Anne-Claire and I have the privilege of reliving our experiences and remembering the best days we had in Niger. Time softens the hard edge of the struggles, and in the end they become good stories: “Remember the time I spent 9 hours on a bush taxi ride – I could’ve gotten there faster (by several hours) if I’d walked;” or “Wasn’t it funny that time I threw up so hard that cabbage came out my nose?”

On this side of service, you never remember the mosquitoes.

A Few Pictures from the Road

We just arrived in Niger safely after a bit of a detour. As I mentioned earlier, we decided to fly from Bamako to Niamey for about the same cost as what it would have been to buy a visa for Burkina Faso and spend time there. Our Air Mali flight was ahead of schedule when the red hardpan I remember so well from my first flight to Africa seven years ago came into view. We flew over the stadium and saw the old Peace Corps office nearby.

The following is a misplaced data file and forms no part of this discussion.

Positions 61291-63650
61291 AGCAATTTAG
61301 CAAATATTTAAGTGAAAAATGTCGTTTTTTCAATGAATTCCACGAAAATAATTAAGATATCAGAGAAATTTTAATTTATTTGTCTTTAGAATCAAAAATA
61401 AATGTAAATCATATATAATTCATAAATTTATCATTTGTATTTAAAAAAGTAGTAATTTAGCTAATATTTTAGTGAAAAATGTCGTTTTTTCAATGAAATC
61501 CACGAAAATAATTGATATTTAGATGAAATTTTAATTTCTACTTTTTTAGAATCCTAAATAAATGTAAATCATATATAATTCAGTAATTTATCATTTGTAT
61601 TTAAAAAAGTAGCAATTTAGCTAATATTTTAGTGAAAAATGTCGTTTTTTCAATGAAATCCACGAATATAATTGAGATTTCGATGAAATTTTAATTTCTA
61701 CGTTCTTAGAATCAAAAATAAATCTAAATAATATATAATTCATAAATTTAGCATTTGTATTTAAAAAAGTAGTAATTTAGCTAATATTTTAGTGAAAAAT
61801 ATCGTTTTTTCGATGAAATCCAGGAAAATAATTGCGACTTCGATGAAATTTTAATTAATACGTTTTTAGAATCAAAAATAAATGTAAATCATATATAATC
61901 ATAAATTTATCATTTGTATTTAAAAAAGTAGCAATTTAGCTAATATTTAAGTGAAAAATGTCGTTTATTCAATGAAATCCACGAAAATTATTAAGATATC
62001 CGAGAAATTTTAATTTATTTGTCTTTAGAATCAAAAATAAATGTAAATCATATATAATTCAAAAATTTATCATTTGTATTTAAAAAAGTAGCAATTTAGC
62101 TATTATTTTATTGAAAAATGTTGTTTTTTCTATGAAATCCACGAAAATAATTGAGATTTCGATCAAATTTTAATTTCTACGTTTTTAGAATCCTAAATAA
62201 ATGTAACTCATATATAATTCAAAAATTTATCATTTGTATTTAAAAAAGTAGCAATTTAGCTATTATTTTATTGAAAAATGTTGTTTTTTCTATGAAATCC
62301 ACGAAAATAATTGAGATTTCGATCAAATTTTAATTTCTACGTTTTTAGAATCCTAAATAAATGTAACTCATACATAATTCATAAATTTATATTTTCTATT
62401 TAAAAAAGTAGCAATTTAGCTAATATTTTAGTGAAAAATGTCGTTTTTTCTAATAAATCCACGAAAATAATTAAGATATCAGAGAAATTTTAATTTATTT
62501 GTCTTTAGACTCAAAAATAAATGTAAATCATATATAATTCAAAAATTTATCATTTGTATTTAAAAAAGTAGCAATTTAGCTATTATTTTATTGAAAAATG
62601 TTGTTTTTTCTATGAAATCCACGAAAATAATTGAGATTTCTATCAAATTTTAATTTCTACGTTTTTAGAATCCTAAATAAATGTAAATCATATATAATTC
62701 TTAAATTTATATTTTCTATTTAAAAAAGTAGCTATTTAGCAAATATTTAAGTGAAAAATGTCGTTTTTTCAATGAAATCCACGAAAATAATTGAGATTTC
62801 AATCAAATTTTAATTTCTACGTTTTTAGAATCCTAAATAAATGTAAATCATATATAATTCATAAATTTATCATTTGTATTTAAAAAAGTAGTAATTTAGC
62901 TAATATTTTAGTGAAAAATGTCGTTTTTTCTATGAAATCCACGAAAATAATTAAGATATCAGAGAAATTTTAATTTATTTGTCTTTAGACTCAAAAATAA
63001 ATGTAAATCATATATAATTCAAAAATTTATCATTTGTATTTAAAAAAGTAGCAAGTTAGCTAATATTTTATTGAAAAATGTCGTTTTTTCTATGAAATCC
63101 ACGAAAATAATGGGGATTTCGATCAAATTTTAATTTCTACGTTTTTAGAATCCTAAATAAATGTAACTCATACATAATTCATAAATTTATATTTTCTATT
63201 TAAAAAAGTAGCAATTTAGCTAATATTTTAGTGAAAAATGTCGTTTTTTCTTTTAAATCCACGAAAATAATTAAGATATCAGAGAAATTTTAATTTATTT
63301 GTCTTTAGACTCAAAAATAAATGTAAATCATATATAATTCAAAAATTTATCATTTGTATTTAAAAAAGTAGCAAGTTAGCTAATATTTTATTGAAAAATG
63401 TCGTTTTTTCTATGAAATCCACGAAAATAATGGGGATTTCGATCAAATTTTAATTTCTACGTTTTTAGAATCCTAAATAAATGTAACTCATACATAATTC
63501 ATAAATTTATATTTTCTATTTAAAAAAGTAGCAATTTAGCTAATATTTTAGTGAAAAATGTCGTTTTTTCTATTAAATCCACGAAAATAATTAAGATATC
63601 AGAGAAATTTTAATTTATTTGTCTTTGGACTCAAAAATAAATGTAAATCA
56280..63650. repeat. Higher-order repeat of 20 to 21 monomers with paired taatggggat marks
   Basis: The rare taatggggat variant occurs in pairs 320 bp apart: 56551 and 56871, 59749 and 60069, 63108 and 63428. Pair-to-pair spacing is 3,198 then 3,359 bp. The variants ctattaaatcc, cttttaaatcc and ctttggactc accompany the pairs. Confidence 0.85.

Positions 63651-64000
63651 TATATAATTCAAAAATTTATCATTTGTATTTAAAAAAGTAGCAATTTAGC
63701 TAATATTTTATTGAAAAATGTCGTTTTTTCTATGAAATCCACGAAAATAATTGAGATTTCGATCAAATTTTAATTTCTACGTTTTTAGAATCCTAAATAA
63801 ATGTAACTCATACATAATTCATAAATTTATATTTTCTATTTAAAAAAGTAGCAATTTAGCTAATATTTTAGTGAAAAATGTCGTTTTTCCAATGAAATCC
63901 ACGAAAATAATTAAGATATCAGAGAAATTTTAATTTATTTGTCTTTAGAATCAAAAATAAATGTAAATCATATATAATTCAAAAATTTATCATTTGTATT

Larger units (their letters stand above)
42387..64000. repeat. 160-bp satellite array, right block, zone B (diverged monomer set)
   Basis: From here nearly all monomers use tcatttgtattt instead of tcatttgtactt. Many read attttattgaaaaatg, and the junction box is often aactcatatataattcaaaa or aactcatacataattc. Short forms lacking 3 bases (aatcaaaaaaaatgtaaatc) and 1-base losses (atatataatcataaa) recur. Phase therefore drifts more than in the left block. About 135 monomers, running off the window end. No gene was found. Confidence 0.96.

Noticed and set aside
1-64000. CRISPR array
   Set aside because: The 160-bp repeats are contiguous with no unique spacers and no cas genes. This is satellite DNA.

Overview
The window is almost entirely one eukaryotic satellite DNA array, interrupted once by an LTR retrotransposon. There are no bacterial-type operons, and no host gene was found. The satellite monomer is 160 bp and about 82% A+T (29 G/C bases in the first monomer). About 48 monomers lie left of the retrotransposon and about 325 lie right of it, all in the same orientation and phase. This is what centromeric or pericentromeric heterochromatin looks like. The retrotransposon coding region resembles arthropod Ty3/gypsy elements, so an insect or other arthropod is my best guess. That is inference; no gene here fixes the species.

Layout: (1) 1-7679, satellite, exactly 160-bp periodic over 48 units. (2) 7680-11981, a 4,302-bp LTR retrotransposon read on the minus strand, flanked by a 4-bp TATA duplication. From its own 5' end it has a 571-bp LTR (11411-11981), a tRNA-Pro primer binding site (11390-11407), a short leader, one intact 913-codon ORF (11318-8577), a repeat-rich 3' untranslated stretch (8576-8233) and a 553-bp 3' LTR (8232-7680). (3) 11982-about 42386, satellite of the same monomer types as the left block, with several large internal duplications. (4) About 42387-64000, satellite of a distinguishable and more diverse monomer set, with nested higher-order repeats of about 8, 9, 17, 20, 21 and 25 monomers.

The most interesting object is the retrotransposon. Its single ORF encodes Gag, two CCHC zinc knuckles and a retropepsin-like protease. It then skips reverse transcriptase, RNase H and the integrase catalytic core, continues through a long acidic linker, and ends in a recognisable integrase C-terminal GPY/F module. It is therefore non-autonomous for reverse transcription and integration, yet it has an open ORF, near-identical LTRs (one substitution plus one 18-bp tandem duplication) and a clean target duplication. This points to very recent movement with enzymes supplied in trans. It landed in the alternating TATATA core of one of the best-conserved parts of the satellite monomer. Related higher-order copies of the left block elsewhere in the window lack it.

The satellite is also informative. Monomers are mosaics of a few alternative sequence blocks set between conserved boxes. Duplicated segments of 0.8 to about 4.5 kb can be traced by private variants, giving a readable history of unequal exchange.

Unfortunately, we also were watching a wall of dust descend on the area at the same time. After circling around for 15 minutes – you could feel the pilot’s hesitation – they finally decided to go on to Ouagadougou, the closest airport and where most of the plane’s passengers were headed anyway. Fortunately, when we landed, they found us a flight on a new African airline called Asky, and we eventually did make it to Niger, just a few hours late.

Unfortunately, I didn’t take pictures of the storm, but I did get the river after what was a massive storm. The temperature dropped to around 75 degrees F, which for Niger is right around freezing.

I’m also posting a few other amusing pictures. The first is the bush taxi apprentice, who, like the guard at the gates of Oz, popped his head back to collect our money.

The second – well, I’m not one to criticize anyone trying to speak or write in a foreign language. But I also know that the best way to learn is with a good sense of humor. This placard was on our Air Mali flight. Number 4 is particularly good.

Peace Corps Days